Professional Conferences and Trade Shows = More Plants, People and Gardens
By Debra Knapke
I have been attending the Annual Symposium of the Perennial Plant Association since 1992. This conference is held in different locations in the United States and Canada. It combines education sessions and tours geared toward designers, growers and retailers for whom herbaceous perennials are a part of their business focus. I have visited many prestigious Botanical Gardens and Arboretums and countless private gardens that are not often open to the public. This year, I travelled to Minneapolis, and this was the best yet (I say this, every year).
Below is a very small sample (out of 110 images) of what I experienced in early August.
Plants, Plants and more Plants
Sages are among my favorite plants: gorgeous flowers, hummingbird and other pollinator attractors, herbal uses, and easy to grow. Above is one of the Brazilian sage species (Salvia guaranitica ‘Amistadt’). Its electric purple blooms call you from across the garden. An older sibling (below) is Black and Blue sage (Salvia guaranitica ‘Black and Blue’). When you grow this sage in your garden be prepared to be strafed by hummingbirds if you happen to be weeding when they wish to feed.
From time the time, the experts are stumped. This lovely little annual had many of us asking: “What is this?” When we found a docent who had the plant list and learned that we were looking at a large-flowered laurentia (Isotoma axillaris ‘Avant Garde White’), there were more than a few sheepish expressions. The flowers were approximately 1.5” in diameter – they are usually much smaller – and they danced in the breeze. And, another plant goes on the list for next year!
Alliums are another useful plant in the garden. One downside is their excessive seeding. After three to four years, you may have only alliums in your garden. Enter some of the new hybrids that make few to no fertile seeds. Pink Planet allium (above) is one of those new hybrids; Millennium is another – Millennium allium is now in my garden. I will let you know about its fecundity.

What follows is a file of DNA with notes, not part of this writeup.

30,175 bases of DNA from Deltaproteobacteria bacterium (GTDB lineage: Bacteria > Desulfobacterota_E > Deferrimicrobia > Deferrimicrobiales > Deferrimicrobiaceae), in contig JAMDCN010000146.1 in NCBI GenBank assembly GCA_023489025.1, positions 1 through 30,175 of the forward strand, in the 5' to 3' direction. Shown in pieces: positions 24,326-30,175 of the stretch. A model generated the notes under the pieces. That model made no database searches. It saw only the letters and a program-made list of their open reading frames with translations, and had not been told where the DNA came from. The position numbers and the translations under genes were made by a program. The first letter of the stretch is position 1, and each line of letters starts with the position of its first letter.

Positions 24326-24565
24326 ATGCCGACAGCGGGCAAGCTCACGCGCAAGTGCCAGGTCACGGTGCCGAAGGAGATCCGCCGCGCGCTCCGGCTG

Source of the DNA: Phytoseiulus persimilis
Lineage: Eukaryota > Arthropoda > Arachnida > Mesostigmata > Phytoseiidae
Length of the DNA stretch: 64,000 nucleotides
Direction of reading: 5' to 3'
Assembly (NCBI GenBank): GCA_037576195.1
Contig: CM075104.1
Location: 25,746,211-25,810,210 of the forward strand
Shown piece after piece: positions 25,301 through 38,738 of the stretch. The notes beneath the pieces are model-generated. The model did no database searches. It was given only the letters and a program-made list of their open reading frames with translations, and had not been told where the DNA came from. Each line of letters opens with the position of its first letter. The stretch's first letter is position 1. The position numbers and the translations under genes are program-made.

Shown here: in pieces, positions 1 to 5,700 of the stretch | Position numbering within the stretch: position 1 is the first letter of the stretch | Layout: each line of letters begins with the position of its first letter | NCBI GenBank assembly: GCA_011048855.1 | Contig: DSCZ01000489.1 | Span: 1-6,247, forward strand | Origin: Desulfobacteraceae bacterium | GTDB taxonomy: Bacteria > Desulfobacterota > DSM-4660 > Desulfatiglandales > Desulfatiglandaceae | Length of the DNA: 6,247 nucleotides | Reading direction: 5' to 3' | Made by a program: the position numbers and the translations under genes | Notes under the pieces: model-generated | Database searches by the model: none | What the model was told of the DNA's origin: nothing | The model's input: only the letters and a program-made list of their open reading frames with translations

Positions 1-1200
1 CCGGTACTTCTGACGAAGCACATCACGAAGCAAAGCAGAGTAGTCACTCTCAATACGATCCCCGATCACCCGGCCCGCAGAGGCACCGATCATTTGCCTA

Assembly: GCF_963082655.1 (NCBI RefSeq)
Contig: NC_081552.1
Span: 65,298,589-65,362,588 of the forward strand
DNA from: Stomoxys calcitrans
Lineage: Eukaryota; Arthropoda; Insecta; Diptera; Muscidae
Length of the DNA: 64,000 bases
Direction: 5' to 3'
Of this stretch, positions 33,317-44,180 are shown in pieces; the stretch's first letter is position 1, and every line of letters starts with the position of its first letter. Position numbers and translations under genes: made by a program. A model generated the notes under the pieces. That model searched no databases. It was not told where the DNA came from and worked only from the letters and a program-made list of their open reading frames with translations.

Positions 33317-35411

At Kelly and Kelly Nursery, we saw what patience and vision can achieve. Need a fence? Create a ginkgo espalier. If you start this project now, you can have this in 10 to 15 years, or so.
I would be remiss if I didn’t include a picture from the edible garden at the Minnesota Landscape Arboretum. If you are looking for the tastiest crabapple for jams and jellies then Dolgo crabapple (Malus ‘Dolgo’) is your tree. What is the only difference between a crabapple and an apple? The diameter of a crabapple is two inches or less; an apple is larger than two inches.
Not all of the plants we see are in pots or gardens. The Minnesota Landscape Arboretum has an extensive collection of rare books in its library. This gorgeous lily was hand-colored and sold in limited folios to those who could afford books back in 1542 — 50 years after Columbus sailed the ocean blue. (De Historia Stirpium, Leonhart Fuchs, 1542)
Plants are the designer’s medium. We use the tools of line, form, texture and color to create borders, beds and vignettes. We make places of order, activity, privacy and repose. Here is a border that is peaceful and textural in nature.
… while this border is a riot of hot colors. It also happens to be complimented by a “Big Bug” assassin bug.
Speaking of insects: bee hotels have been making appearances in all the best gardens. I’ve seen recommendations for creating tubes from paper or thin cardboard. If you look closely, you can see that all of the materials in the houses are from the garden: small drilled branches and herbaceous plant stems that are usually relegated to the compost pile. Here are two versions — a multi-level hotel and a simple bee hostal.
Being a plant addict is not a hopeless condition. There are times when something other than a plant grabs my attention. This green tree frog nestled in a ligularia leaf may have been one of the most photographed garden visitors on the garden tour. Of course we were discussing the perfect color harmony of the reddish-brown markings on the frog with the veins on the leaf. Get a bunch of designers together and what do you get? Endless discussions of color, form and texture in the garden!
Wishing you a beautiful fall!